Land- and water-borne unmanned vehicles are coming into their own

Unmanned combat aerial vehicles (UCAVs) and traditional reconnaissance UAVs still may be the "stars" of the unmanned arena, but unmanned underwater vehicles (UUVs) and unmanned ground vehicles (UGVs) are gaining quickly.

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By J.R. Wilson

BALTIMORE — Unmanned combat aerial vehicles (UCAVs) and traditional reconnaissance UAVs still may be the "stars" of the unmanned arena, but unmanned underwater vehicles (UUVs) and unmanned ground vehicles (UGVs) are gaining quickly.


The Cooperative Unmanned Ground Attack Robot (COUGAR), pictured above, can launch Javelin missiles and M-72 Light Antitank Weapon rockets against ground targets.
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Engineers are designing current UGV concept vehicles, for example, for such missions as reconnaissance, surveillance, and target acquisition; explosive ordnance disposal; mine detection and marking; route/area clearing; engineering support and warehouse security and inventory management.

One such effort is the Cooperative Unmanned Ground Attack Robots (COUGAR) program at the Aviation and Mission Research, Development and Engineering Center (AMRDEC) at the Army Aviation and Mission Command at Redstone Arsenal, Ala.

COUGAR, which completed Phase I in May under the name Robotic Applications Multiple Payloads (RAMP), demonstrated a plug-and-play capability in successfully launching a Javelin missile and M-72 Light Antitank Weapon (LAW) rockets against target vehicles.

In Phase II, which runs through 2003, interchangeable missile and ballistic weapons will mount to a robot the size of a Light Armored Vehicle. Those weapons could include an indirect-fire or long-range missile similar to a Hellfire. This new breed of UGV will move in convoy formation to deploy, engage, and destroy several different targets. One soldier can operate the system from a central platform.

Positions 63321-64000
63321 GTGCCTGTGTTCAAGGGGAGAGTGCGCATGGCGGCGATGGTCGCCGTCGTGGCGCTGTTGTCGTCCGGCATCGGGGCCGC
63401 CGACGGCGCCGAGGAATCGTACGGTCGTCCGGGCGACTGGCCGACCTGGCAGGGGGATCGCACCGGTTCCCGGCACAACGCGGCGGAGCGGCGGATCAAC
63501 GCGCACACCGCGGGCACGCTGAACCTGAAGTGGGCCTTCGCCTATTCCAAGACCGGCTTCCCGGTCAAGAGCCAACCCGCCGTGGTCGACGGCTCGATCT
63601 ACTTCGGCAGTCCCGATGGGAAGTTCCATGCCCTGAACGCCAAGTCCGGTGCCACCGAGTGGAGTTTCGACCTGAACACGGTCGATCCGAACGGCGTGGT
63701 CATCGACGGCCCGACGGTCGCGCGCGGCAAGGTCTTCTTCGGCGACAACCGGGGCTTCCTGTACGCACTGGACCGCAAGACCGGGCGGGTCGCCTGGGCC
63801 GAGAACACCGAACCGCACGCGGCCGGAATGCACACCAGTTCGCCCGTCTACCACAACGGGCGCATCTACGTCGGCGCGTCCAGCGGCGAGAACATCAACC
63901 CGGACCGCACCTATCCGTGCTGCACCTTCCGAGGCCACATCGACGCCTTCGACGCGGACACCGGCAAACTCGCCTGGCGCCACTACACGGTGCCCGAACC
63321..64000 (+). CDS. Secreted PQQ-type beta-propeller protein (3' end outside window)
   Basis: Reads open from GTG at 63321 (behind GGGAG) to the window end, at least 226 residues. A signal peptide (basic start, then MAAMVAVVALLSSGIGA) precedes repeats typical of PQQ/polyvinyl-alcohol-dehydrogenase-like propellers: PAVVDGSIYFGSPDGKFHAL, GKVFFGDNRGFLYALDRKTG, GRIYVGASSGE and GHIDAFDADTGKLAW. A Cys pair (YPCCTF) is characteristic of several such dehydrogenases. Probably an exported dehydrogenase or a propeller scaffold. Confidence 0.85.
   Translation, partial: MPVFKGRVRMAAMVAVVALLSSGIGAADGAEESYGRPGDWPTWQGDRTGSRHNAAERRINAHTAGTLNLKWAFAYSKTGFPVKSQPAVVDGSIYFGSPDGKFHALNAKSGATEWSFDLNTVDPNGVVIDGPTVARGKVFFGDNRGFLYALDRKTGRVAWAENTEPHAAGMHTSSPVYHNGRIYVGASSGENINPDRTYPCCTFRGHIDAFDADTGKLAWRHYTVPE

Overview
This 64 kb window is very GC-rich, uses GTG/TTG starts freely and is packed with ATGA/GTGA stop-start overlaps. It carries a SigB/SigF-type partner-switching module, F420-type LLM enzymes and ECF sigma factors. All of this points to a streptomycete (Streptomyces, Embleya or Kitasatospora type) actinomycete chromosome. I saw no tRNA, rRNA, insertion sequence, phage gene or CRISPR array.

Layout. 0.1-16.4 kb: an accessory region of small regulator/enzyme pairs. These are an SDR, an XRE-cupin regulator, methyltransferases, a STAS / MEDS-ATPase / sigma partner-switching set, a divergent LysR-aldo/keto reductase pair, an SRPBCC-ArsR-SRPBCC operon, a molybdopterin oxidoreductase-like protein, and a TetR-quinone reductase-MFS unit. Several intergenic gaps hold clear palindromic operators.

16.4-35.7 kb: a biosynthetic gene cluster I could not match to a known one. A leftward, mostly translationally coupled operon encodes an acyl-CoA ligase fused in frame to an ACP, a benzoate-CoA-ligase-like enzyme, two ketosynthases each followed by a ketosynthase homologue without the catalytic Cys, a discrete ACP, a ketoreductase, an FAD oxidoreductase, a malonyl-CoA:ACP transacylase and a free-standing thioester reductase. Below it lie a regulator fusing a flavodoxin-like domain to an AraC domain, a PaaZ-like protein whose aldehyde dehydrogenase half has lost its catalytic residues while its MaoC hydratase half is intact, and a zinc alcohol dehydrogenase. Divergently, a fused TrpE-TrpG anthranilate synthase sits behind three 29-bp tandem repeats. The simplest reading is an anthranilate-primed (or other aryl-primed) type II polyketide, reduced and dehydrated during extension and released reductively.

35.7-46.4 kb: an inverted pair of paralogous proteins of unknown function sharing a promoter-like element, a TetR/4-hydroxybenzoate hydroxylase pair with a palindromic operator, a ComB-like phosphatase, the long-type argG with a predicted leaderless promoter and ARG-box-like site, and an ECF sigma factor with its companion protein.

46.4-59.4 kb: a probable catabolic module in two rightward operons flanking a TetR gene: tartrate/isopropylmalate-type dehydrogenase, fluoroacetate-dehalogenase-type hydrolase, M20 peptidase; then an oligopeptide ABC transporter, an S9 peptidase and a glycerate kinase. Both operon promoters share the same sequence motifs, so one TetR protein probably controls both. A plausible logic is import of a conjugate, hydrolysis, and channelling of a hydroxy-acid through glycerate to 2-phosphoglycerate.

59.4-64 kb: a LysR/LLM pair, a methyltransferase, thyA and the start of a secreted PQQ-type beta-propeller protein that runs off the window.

Development of COUGAR is proceeding in compliance with the Joint Architecture for Unmanned Ground Systems (JAUGS) effort to maintain interoperability between UGVs and the C4I Tactical Internet as well as intraoperability within families of UGV systems on the digital battlefield. That also is intended to feed back to interoperability with UAVs. C4I stands for command, control, communications, computers, and intelligence.

Robert Wade, AMRDEC's Robotics Team lead engineer, says COUGAR experts also are looking at a marsupial design element, in which a communications UAV would launch from the vehicle after the forward ground robot exceeds the range of its communications link.

U.S. Army and Navy leaders are pursing another ground program called the Basic UXO Gathering System — better known as BUGS — which finds and destroys unexploded ordnance (UXO) such as scatterable submunitions.

BUGS uses as many as 50 small, expendable, man-portable robots operating in tandem. Each BUG will autonomously navigate to a target location, avoid obstacles and other robots along the way, and search for its target. Then the robot will either place a countercharge on the target for later remote detonation and return to the staging area or it will pick up the target and deposit it at a common collection point/disposal area, then move on to the next target.

All of these systems are integral to the evolution of the Future Combat System (FCS), a multi-functional, multi-mission re-configurable system of systems to make the most of joint interoperability, strategic transportability, and commonality of mission roles, including direct and indirect fire, air defense, reconnaissance, troop transport, counter mobility, non-lethal and C2 on the move. FCS is planned for ultimate deployment by 2012.

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